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The traditional art from of Rangoli has been practiced in India since ages. Explore the designs and patterns of Indian Rangoli.


Rangoli

RangoliYou will often find beautiful, colorful patterns being made with sand or wet paint on the ground and walls within or outside houses in India during festivities. This style of home decoration is called Rangoli. It's an art form practiced by the Indians since ages. The name 'rangoli' is derived from the words 'rang' meaning colors and 'aavalli' meaning row of colors. The designs used in drawing rangoli generally include geometrical patterns with lines, dots, squares, circles, triangles, the swastika, lotus, trident, fish, conch shell and even footprints.

Rangoli is a very popular in the Indian subcontinent and is known by different names in different regions of India. It is called Alpana in Bengal, Aripana in Bihar, Madana in Rajasthan, Rangoli in Gujarat, Karnataka and Maharashtra, Chowkpurana in Uttar Pradesh, Kolam in the South Indian states of Kerala and Tamil Nadu and Muggu in Andhra Pradesh. While the power rangoli is more popular in the south Indian states, the North Indians prefer Alpana, which comprises of wet paint.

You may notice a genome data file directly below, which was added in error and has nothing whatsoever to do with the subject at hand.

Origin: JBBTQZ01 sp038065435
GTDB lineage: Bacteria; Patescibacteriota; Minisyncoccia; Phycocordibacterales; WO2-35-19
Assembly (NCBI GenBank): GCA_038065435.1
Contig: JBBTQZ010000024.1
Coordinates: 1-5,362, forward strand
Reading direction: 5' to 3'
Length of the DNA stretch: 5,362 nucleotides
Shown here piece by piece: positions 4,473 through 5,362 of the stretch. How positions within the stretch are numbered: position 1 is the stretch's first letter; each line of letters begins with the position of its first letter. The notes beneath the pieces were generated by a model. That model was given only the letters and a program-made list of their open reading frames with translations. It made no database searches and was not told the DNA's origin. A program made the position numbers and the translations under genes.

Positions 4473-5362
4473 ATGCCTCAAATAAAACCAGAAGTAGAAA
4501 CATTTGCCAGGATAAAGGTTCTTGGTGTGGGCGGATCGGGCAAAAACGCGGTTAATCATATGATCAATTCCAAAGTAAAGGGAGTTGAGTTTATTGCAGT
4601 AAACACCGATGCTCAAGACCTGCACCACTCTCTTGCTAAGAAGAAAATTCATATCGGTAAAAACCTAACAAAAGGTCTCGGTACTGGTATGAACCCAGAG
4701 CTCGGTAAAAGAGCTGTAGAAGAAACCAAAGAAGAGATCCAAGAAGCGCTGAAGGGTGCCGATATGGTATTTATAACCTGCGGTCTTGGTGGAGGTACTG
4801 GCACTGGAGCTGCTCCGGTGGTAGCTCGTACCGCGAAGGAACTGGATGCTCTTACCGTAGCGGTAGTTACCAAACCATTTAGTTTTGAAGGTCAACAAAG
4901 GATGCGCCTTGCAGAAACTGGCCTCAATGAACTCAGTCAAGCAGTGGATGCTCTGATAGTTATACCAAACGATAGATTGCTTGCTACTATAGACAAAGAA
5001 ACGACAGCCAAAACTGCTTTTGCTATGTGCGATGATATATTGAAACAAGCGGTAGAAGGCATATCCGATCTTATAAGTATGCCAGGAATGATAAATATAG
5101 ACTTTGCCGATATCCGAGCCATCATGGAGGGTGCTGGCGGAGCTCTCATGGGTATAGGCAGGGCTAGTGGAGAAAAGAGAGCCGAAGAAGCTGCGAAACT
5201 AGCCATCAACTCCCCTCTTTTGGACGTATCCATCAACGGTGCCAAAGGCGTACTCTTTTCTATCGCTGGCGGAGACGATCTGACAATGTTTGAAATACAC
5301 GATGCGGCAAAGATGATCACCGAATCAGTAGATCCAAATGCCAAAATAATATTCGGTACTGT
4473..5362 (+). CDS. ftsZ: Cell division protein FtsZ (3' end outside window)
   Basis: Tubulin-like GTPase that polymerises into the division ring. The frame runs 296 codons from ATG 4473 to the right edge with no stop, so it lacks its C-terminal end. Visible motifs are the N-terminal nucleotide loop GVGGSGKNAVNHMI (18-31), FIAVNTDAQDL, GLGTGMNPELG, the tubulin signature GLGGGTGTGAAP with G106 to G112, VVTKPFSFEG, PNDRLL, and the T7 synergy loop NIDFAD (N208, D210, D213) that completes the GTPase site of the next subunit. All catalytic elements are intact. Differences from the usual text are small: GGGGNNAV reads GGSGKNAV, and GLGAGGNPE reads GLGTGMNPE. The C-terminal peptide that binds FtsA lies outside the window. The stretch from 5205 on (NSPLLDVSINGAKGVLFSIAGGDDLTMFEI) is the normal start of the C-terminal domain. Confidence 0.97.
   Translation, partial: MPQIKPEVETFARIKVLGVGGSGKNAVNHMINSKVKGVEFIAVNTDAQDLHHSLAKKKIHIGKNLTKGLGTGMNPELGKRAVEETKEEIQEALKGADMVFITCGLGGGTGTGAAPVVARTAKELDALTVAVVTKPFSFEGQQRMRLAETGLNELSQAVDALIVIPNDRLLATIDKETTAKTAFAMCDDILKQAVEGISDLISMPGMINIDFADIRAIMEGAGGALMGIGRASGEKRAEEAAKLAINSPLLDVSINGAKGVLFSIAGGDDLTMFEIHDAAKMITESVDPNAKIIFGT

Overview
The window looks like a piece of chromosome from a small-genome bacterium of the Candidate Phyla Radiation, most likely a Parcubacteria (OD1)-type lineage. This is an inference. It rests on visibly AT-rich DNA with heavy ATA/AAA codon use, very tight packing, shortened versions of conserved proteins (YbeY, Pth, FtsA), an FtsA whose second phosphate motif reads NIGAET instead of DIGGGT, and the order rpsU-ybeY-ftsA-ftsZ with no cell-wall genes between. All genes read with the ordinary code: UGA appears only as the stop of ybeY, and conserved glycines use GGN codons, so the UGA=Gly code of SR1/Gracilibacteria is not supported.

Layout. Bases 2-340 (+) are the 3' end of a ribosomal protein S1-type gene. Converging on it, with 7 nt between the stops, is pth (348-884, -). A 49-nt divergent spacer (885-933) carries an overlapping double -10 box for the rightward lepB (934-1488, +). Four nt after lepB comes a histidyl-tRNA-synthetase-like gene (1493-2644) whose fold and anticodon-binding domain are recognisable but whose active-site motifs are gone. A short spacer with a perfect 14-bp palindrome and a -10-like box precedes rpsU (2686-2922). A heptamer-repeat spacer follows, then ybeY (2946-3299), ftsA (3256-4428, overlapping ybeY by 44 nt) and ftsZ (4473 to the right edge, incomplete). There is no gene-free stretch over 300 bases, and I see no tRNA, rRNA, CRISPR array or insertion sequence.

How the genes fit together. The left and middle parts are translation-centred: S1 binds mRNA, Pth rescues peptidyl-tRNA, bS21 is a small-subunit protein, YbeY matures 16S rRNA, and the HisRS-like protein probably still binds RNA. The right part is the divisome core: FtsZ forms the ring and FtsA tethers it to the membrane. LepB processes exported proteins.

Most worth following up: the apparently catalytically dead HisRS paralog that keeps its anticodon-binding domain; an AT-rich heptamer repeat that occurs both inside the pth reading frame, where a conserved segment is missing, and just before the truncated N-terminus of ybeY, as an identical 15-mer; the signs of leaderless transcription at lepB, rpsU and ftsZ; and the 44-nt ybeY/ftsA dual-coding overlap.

There are many folktales about the origin of the traditional art of rangoli in India. One such story traces its history to a legend recorded in the Chitralakshana, the earliest Indian treatise on painting. Long ago, the son of a renowned king's priest died. Lord Brahma, the creator of the universe, requested the king to make a painting of the boy so that he could turn him alive again. This is how the first rangoli was made. The motifs employed in making traditional Rangoli are usually inspired by nature and thus, consist of peacocks, flowers, humans, trees, etc.

Traditionally natural dyes like bark of trees, leaves, flower petals and turmeric powder were used to prepare Rangoli. However, these days, a number of colorful synthetic dyes have also come into the market. When a thin layer of the dye or the coloring material is used for making Rangoli, then the patterns look flat. A 3-D effect can be provided to the designs by using different sized grains like pulses, cereals, etc. Earlier such floor and wall decorations were done only on auspicious occasions.

However, today, any occasion, be it birthday, wedding or some other parties, etc, is good enough. You will also see rangoli almost everywhere in India during Diwali festival. The art form holds great religious significance. It also enhances the beauty of the surroundings and spreads joy and happiness all around. In Indian culture, our guests occupy a very special place and rangoli serves as an expression of this warm hospitality.